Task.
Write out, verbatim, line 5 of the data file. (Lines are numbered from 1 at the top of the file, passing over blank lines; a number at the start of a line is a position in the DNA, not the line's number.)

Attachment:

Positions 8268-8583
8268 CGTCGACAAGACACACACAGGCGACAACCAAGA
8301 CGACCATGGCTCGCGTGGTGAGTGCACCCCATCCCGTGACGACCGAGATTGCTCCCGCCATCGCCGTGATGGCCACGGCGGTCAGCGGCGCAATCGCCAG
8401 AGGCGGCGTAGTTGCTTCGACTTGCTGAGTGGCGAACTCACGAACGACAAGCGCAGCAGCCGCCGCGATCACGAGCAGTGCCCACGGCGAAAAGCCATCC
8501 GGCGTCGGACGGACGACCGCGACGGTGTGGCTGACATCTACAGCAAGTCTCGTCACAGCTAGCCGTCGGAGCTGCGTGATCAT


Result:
8501 GGCGTCGGACGGACGACCGCGACGGTGTGGCTGACATCTACAGCAAGTCTCGTCACAGCTAGCCGTCGGAGCTGCGTGATCAT